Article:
Tesla Cuts 200 Autopilot Workers as California Site Closes
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Tesla Inc. laid off hundreds of workers on its Autopilot team as the electric vehicle maker shuttered a California facility, according to people familiar with the matter.
Most of the roughly 200 people let go were hourly workers, the people said late June 28, a surprise given that Tesla previously disclosed head count reductions targeted at salaried positions. As recently as last week, CEO Elon Musk outlined a plan to boost hourly jobs.
Tesla’s shares fell 3.8% in early morning trading June 29 in New York. The stock had tumbled 34% this year through the June 28 close, compared with a 20% decline in the SP 500 Index.
Teams at the San Mateo office were tasked with evaluating customer vehicle data related to the Autopilot driver-assistance features and performing so-called data labeling. Many of the staff were data annotation specialists, all of which are hourly positions, said one of the people, who asked not to be identified discussing private information.
Prior to the cuts, the office had about 350 employees, some of whom were already transferred to a nearby facility in recent weeks, the people said.
The latest moves mark a shift after a surge in hiring in recent years to fortify Tesla’s position as the EV market leader. The company, now based in Austin, Texas, had grown to about 100,000 employees globally as it built new factories in Austin and Berlin.
Musk caught workers by surprise earlier this month when he said layoffs would be necessary in an increasingly shaky economic environment. He clarified in a subsequent interview with Bloomberg that about 10% of salaried employees would lose their jobs over the next three months, though the overall headcount could be higher in a year.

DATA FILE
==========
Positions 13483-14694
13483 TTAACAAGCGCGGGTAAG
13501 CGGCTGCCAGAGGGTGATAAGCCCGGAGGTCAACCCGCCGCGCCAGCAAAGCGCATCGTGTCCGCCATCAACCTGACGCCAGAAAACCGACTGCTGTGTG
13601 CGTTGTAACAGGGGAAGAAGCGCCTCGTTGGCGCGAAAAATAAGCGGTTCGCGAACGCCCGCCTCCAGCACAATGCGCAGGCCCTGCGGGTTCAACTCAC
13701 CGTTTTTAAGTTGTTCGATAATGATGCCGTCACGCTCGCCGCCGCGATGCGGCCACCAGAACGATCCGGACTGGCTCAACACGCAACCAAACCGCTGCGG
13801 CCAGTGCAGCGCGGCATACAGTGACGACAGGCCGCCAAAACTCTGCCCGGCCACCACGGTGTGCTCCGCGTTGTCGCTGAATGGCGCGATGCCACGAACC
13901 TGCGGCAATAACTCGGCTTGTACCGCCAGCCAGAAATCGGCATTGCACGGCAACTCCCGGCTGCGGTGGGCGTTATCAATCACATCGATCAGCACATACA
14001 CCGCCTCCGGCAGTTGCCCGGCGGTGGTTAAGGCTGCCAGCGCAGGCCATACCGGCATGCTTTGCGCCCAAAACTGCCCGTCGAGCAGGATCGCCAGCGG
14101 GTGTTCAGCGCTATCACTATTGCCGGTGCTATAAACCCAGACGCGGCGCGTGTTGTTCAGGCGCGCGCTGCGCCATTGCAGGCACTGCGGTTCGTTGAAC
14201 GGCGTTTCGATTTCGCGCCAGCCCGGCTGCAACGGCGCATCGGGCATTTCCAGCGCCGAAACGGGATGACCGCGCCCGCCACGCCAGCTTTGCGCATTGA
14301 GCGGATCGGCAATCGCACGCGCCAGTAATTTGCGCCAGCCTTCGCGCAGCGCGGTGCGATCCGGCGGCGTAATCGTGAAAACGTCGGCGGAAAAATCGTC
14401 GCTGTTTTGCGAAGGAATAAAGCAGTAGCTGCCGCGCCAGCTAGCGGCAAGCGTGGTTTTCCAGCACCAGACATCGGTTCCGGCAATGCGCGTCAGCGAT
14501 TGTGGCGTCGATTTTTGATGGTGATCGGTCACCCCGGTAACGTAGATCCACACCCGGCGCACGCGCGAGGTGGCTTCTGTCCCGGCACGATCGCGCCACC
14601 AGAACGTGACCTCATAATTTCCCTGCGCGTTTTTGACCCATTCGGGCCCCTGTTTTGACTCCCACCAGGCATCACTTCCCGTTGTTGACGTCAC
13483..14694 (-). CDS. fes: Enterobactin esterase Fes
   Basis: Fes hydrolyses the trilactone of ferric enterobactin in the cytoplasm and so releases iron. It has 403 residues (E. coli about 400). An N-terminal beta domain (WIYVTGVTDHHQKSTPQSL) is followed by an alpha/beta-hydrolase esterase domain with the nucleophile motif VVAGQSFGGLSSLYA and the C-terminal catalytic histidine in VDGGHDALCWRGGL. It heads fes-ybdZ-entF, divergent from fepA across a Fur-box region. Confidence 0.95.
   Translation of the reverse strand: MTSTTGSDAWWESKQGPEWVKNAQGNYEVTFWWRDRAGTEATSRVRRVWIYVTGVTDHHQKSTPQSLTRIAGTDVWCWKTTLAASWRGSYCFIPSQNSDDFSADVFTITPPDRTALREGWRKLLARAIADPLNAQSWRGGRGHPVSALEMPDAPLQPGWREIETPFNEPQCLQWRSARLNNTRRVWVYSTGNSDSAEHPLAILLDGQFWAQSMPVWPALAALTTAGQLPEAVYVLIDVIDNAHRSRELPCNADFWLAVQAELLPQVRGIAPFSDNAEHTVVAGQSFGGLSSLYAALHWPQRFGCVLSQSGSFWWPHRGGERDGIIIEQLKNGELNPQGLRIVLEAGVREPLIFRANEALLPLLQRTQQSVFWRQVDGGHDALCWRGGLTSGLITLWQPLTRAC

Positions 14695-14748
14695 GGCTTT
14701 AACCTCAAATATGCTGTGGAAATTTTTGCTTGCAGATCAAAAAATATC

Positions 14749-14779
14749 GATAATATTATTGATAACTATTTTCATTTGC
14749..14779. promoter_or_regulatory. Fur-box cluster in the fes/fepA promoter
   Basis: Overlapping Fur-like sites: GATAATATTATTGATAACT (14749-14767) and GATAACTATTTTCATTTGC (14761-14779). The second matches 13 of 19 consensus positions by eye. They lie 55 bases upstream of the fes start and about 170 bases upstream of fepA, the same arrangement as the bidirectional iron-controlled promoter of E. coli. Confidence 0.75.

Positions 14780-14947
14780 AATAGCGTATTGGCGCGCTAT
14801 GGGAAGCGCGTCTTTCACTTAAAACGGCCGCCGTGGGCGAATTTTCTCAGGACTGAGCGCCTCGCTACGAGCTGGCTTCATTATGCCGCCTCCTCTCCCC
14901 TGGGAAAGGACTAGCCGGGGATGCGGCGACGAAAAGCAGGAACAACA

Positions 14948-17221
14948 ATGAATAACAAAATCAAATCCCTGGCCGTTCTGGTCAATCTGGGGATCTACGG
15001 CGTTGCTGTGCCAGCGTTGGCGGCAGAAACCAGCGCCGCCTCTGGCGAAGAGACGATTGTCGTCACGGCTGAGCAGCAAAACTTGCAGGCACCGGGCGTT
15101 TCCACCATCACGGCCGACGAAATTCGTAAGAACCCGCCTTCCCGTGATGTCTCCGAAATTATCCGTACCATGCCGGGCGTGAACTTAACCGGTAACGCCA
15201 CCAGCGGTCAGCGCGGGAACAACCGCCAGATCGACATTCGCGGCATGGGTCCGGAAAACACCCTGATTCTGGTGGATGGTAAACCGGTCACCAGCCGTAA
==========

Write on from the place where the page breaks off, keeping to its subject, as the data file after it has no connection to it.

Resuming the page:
Like many competitors, Tesla is grappling with strained supply chains and the other challenges that come with ramping up production in a growing EV market. Musk said recently that the company’s new plants are losing billions of dollars.
The automaker’s downsizing efforts have focused on areas that grew too quickly. Some human resources workers and software engineers are among those who have been laid off, and in some cases, the cuts have hit employees who had worked at the company for just a few weeks.
Those affected by the latest move worked on one of the higher-profile features in Tesla vehicles. In job postings, Tesla has said that labeled data is the “critical ingredient for training powerful Deep Neural Networks, which help drive the Tesla vehicles autonomously.” Staffers in Buffalo, N.Y., and San Mateo spent hours labeling images for cars and the environment they navigate, such as street signs and traffic lanes.
In Buffalo, Tesla has continued to expand its Autopilot data-labeling teams, a person familiar with the matter said. But staff at that location, who are doing the same role, are paid a lower hourly rate than in San Mateo, the person said.
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